Organizations can be—and, have been—modeled as rule-based systems. On a reductive view, the resulting models depict organizations as cellular automata (CA) that carry out computations whose inputs are the initial and boundary conditions of a lattice of elements co-evolving according to deterministic interaction rules and whose outputs are the final states of the CA lattice. We use such models to refine the notion of the complexity of an organizational phenomenon and entertain the notion of an organization as a universal computer that can support a wide variety of CA to suggest ways in which CA-derived insights can inform organizational analysis. We examine the informational and computational properties of CA rules and the implications of the trade-off between their informational and computational complexity to the problem of ‘organizational design’ and show how the discovery of operational rules could proceed in the context of an empirical framework.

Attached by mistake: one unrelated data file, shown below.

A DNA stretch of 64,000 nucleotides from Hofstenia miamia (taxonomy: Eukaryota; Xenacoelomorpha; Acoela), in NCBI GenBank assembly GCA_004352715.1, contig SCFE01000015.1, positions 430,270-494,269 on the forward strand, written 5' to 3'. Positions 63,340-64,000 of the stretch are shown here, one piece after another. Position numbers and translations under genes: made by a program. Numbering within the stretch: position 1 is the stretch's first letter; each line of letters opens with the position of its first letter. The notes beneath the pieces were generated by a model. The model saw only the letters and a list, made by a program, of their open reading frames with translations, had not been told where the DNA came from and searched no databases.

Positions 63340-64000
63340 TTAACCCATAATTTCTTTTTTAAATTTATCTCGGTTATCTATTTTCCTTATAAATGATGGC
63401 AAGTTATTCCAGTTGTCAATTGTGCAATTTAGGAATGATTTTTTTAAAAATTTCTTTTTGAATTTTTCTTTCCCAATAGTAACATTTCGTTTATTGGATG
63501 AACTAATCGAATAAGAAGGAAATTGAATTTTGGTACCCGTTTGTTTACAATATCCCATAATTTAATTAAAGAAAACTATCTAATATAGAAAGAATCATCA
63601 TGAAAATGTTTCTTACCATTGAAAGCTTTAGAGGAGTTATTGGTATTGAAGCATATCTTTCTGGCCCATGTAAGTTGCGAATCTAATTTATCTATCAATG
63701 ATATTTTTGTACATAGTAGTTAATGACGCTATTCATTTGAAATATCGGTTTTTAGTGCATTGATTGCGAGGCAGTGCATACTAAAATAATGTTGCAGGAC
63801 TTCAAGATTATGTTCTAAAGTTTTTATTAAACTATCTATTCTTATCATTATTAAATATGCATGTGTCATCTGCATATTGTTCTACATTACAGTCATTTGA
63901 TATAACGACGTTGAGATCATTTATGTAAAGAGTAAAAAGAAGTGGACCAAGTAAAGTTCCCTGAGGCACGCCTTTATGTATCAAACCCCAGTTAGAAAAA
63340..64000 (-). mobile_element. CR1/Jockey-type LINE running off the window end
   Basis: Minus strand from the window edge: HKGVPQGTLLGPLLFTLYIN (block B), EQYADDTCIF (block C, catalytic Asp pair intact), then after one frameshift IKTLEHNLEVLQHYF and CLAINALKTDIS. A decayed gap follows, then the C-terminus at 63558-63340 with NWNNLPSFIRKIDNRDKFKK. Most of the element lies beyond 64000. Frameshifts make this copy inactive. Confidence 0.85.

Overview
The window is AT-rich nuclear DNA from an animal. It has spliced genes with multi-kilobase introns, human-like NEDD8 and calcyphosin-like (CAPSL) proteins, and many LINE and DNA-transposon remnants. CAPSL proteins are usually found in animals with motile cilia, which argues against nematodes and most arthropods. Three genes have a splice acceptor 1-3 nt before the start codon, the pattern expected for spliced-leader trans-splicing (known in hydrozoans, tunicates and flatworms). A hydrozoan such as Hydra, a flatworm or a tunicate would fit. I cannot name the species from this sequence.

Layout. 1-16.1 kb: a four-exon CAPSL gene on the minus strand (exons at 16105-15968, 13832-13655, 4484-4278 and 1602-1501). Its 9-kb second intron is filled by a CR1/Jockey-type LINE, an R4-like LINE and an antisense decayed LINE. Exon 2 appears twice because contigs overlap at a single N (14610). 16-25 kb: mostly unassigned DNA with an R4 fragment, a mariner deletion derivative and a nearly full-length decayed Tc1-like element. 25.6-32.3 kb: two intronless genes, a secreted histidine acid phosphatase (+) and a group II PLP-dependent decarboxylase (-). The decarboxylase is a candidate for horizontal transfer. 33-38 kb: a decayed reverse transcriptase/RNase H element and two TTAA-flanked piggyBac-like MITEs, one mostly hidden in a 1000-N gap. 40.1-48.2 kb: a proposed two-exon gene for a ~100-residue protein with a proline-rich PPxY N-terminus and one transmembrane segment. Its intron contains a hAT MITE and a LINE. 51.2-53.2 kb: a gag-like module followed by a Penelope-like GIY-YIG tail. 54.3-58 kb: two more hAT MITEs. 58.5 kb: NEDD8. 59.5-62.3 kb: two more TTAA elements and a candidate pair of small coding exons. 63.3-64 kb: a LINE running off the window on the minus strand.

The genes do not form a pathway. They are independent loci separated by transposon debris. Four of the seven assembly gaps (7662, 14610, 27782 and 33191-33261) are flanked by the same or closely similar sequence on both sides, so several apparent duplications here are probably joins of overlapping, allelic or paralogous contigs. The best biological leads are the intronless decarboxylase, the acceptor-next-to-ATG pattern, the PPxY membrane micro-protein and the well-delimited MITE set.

This paper attempts to accomplish the following goals: formulate and elaborate the epistemo-logical problem of studying organizational complexity qua phenomenon and of using “organizational complexity” qua analytical concept in the study of other organizational phenomena; propose and defend a solution to this epis-temological problem by introducing a definition of complexity that (i) introduces the dependence of ’complexity of an object’ on the model of the object used, without either (ii) falling into a fully subjective and relative view of complexity or (iii) falling into a falsely subject-independent view thereof and thus (iv) making precise the subjective and objective ’contributions’ to the definition of complexity to the end of (v) making ’complexity’ tout court a useful analytical construct or hermeneutic device for understanding organizational phenomena; show how the new view of complexity can be usefully applied in conjunction with classical, well-established models of organizations to understand the organizational phenomena that are paradigmatic for the research tradition of each of those models; derive the implications of the new view of organizational complexity for the way we study and intervene in organizational life-worlds.